The statistics on phishing targets are based on detections of Kaspersky Lab’s anti-phishing component. It is activated every time a user enters a phishing page when information about it is not yet included in Kaspersky Lab databases. It does not matter how the user enters the page – by clicking a link in a phishing email, in a message on a social network or as a result of malware activity. After the security system is activated, the user sees a banner in the browser warning about a potential threat.

Distribution of organizations affected by phishing attacks, by category, Q1 2016

In the first quarter of 2016, the ‘Global Internet portals’ category (28.69%) topped the rating of organizations attacked by phishers; its share increased by 0.39 p.p. from the previous quarter. Second and third were occupied by two financial categories: ‘Banks’ (+4.81 p.p.) and ‘Payment systems’ (-0.33 p.p.). ‘Social networking sites’ (11.84%) and ‘Online games’ (840 p.p.) rounded off the Top 5, having lost 0.33p.p.and 4.06 p.p. respectively.

Online stores

Attacks on online store users are interesting because they are often followed by the theft of bank card details and other personal information.

Distribution of online stores subject to phishing attacks, Q1 2016

Apple Store was the most popular online store with phishers. In the first quarter of 2016 its share in the ‘E-shop’ category accounted for 27.82%. Behind it in second place was another popular online store –Amazon (21.6%).

Example of a phishing page designed to steal Apple ID and bank card data

Steam (13.23%), a popular gaming service that distributes computer games and programs, rounded off the Top 3. It came 19th in the overall ranking of organizations affected by phishing attacks.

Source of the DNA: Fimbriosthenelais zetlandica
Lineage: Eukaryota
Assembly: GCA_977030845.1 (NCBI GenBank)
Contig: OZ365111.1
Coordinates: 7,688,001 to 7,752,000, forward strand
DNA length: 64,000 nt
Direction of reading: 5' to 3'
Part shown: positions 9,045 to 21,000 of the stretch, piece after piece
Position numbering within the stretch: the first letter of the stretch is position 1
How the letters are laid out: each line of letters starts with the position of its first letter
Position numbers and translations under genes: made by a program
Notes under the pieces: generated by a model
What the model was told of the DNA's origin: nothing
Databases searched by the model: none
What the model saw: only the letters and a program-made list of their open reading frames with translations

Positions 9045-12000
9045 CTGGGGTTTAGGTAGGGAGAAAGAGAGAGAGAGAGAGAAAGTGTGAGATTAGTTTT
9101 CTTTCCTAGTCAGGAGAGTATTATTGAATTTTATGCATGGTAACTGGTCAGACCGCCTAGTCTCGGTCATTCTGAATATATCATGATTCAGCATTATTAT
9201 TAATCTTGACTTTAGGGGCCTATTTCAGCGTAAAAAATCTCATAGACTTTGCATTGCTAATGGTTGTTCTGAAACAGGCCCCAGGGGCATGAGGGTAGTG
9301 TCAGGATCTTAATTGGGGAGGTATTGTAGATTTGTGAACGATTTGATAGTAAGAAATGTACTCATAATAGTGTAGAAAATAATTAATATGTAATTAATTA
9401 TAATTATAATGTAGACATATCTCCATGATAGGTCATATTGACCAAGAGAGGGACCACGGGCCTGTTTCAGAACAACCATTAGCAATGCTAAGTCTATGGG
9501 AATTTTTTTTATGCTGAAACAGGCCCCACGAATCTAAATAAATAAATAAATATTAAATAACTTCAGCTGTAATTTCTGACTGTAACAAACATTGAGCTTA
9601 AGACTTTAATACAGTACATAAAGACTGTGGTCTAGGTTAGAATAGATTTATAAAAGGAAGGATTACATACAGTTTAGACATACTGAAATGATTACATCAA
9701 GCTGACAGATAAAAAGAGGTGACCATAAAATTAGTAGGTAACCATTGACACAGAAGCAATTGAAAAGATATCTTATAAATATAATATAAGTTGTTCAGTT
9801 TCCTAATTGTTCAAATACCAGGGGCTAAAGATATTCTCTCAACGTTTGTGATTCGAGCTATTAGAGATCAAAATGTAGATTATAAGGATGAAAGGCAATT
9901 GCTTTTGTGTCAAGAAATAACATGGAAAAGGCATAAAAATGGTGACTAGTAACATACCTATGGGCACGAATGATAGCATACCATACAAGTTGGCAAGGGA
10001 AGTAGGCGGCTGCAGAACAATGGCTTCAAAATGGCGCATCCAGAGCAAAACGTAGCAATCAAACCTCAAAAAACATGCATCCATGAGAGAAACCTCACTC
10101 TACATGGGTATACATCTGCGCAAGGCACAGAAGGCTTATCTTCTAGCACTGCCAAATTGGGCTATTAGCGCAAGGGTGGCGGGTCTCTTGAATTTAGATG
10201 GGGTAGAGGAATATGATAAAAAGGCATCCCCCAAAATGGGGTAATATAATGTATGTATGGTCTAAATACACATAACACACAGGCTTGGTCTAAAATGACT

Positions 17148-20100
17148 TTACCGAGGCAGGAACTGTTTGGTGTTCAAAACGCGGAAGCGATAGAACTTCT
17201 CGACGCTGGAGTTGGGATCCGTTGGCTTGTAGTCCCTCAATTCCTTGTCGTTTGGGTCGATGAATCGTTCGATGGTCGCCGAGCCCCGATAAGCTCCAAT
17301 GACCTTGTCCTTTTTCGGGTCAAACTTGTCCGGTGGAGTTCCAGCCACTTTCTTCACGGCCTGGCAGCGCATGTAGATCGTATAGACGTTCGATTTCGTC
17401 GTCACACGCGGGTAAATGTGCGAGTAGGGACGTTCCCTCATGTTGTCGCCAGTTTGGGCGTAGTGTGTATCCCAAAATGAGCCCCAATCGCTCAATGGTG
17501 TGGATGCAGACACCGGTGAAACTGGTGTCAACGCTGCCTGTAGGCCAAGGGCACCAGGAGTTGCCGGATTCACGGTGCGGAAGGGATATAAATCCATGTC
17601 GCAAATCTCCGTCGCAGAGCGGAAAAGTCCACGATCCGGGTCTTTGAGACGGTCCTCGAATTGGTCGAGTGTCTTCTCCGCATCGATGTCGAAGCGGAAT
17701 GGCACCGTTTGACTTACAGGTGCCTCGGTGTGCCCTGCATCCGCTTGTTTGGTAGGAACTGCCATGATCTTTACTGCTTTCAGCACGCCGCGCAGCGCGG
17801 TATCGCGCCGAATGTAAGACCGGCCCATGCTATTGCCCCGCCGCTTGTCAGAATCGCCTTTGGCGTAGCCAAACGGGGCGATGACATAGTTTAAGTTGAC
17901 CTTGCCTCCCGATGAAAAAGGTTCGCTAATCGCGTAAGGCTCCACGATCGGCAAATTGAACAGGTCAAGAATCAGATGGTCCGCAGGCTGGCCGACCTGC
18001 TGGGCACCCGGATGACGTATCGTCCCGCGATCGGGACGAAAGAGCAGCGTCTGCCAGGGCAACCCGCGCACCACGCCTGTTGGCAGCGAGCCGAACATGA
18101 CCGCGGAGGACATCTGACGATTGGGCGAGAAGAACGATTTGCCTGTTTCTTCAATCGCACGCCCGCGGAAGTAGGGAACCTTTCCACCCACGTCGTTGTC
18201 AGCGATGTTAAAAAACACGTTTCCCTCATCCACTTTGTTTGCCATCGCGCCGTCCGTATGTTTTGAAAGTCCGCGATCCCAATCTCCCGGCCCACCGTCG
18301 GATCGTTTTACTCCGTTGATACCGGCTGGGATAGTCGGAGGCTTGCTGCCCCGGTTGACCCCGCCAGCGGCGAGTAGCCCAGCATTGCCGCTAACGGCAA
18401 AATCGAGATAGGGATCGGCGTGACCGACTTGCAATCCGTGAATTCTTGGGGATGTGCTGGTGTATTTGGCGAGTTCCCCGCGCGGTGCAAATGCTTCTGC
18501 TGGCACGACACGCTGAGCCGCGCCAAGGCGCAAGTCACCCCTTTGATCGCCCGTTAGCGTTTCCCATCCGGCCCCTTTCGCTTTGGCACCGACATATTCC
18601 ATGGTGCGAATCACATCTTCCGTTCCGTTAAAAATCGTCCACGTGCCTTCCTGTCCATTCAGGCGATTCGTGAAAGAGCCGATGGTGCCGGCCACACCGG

Links to phishing pages exploiting the theme of online games and gaming services are distributed via banners, posts on social networking sites, forums and, less frequently, via email.

Cybercriminal interest in Steam and gaming services in general is growing – gamers’ money and personal data are often targeted not only by phishers but also by software developers.

Top 3 organizations attacked<

Fraudsters continue to focus the greatest part of their non-spear phishing attacks on the most popular companies. These companies have lots of customers around the world which enhances the chances of a successful phishing attack.

The Top 3 organizations attacked most often by phishers accounted for 21.71% of all phishing links detected in Q1 2016.

Organization % of detected phishing links 1 Yahoo! 8.51 2 Microsoft 7.49 3 Facebook 5.71

In Q1 2016, the leading three organizations targeted by phishers saw a few changes. Yahoo! remained top (+1.45 p.p.). Microsoft (+2.47 p.p.) came second, followed by Facebook (-2.02 p.p.).

Interestingly, phishing on Facebook is delivered in almost all languages.

Facebook is also popular with cybercriminals as a means of spreading malicious content. We wrote about one such scheme in a recent blog.


In the first quarter of 2016 the percentage of spam in email traffic increased by 2.7 percentage points compared with the previous quarter. But it is too early to speak about a growth trend. The proportion of spam grows significantly at the beginning of every year because the amount of normal email decreases over the holiday period.

The US remained the biggest source of spam in Q1 2016. The Top 5 also included Vietnam, India, Brazil and China – all large, fast developing countries with high levels of internet connection.

Spam messages are becoming shorter. In the first quarter, the proportion of emails up to 2 KB exceeded 80% of all spam.

Q1 of 2016 saw the amount of spam containing malicious attachments increase dramatically. The share of malicious attachments in mail reached a peak in March – four times greater than last year’s average. This rapid growth was caused, specifically by the popularity of crypto-ransomware which was either contained in emails or downloaded to computers via a Trojan downloader.

This growth confirms our long-term forecasts on the gradual criminalization of spam that makes it even more dangerous, as well as reducing the overall share of email traffic. The diversity of languages, social engineering, lots of different types of attachments, text changing within a single mass mailing – all this takes spam to a new level of danger. Moreover, these malicious mass mailings have broad geographical coverage. The picture of malware distribution by email has changed significantly this year. In particular, China came an unexpected second in the ranking of countries targeted by malicious mailshots.